Interest Rates: The Strange Interlude
Russ Roberts pointed me to an essay from last year, by Edmund Phelps.
The bond market will see that, in the long run, the pile-up of government debt – and any pile-up of entitlements – will make things much worse than they would have been. As people try to sell off some of their government bonds and shares to each other to finance higher consumption, they will cause bond prices and share prices to be depressed.
Phelps wrote the essay as part of a Keynes-Hayek debate. According to Felix Salmon, the Keynesians won. Salmon complained that the Hayekians did not want to do anything. I guess the point that Keynesian policies could make matters worse did not impress him.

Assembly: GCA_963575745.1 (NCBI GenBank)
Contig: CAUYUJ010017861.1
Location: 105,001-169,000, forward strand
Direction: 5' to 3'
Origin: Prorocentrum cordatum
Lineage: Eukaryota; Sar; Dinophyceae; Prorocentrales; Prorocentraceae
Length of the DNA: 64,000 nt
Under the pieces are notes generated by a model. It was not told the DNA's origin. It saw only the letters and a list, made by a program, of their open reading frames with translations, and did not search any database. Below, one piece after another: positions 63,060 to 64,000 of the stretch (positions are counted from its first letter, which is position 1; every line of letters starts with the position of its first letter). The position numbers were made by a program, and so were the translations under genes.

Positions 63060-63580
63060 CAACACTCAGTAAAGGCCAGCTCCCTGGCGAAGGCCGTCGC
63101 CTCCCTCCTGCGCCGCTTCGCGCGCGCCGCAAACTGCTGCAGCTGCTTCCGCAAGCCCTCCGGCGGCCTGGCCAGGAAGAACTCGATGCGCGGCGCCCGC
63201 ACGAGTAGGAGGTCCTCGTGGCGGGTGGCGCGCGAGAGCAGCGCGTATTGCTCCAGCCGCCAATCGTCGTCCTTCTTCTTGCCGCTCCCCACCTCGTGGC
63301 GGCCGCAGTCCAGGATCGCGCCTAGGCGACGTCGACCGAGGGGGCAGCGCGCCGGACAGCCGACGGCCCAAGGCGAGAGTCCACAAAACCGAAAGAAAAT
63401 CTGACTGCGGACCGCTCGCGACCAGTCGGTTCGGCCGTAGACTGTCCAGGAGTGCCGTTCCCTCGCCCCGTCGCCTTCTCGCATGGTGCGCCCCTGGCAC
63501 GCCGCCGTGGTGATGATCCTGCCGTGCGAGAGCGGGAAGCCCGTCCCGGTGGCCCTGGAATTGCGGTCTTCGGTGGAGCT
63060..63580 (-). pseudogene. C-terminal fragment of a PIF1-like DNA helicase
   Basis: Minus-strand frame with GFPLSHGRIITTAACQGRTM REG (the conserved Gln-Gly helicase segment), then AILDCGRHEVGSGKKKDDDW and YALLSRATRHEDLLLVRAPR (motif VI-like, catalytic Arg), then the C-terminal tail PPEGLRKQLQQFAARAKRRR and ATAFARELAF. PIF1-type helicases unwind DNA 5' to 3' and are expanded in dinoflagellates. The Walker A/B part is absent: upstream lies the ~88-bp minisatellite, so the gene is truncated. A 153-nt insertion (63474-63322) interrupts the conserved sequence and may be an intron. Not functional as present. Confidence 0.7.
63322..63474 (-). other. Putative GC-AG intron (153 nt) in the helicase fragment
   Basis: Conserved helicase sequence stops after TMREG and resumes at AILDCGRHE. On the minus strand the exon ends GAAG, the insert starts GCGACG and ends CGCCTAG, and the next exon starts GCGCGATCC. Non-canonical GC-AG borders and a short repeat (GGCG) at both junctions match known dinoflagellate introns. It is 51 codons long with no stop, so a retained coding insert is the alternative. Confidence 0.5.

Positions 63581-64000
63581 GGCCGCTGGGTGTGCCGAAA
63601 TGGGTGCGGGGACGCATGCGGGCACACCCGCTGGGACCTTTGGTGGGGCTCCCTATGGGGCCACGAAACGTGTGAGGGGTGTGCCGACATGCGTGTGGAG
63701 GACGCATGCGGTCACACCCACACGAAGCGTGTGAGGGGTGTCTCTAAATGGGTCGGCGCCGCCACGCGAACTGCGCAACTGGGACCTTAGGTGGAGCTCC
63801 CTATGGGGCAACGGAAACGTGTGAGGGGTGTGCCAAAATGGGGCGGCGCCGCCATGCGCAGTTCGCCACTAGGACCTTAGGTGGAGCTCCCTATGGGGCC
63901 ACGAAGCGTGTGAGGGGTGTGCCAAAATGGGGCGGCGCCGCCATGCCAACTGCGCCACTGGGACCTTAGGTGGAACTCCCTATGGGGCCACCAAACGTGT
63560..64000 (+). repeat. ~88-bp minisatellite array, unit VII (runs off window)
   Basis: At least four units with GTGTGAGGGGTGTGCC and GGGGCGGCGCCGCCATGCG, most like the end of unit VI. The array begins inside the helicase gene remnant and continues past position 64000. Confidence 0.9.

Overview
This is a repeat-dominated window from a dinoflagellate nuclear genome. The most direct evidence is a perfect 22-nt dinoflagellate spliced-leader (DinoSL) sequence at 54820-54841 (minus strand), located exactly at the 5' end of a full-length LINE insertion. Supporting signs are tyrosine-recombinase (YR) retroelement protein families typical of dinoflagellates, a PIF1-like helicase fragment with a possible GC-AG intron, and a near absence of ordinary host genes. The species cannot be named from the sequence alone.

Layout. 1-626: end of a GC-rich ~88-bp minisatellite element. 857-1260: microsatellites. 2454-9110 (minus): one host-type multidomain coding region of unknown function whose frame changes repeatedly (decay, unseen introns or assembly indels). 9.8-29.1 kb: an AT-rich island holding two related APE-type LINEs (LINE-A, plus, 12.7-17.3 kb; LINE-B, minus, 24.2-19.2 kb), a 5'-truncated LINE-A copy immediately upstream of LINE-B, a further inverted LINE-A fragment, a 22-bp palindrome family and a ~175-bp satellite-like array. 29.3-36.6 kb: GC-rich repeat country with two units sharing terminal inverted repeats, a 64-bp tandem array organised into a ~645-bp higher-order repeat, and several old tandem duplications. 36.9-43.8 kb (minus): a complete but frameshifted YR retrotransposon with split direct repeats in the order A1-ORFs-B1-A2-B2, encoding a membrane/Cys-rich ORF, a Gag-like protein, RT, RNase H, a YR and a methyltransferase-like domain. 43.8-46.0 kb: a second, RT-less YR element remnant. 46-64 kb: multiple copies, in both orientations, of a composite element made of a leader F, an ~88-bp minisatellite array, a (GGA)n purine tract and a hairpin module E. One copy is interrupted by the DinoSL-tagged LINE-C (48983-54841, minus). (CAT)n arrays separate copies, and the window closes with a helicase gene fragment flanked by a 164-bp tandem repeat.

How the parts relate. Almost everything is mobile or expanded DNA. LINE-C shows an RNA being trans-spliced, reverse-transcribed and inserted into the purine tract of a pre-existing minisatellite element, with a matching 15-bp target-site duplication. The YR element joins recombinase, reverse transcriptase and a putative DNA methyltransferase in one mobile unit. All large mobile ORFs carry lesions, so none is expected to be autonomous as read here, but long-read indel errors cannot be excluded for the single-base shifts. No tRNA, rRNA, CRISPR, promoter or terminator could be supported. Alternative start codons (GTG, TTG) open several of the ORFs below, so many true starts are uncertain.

One point that Keynesians would make in response to Phelps is that we are not seeing the high interest rates that his analysis predicts. On the contrary, they would claim that there is a shortage of safe assets.
My reply would be to ask, if the markets love government debt and crave safe assets, then why does the Fed have to buy such a large share of what the Treasury issues? If the private sector really wants all this lovely “collateral,” then the Fed should be able to stay on the sidelines.
Instead, many private investors are scared of long-term Treasury bonds. We would rather earn nothing in money-market funds than take a chance on longer-term Treasuries.
For Keynesians, the low interest rates on U.S. securities are a sign from the markets that it would be a good idea to issue more debt. The rest of us doubt that the Fed could hold interest rates down forever. At some point, interest rates will double, and the holders of long-term Treasuries will take huge losses. Yet few of us are confident or aggressive enough to take big short positions in Treasuries. The result is a strange interlude.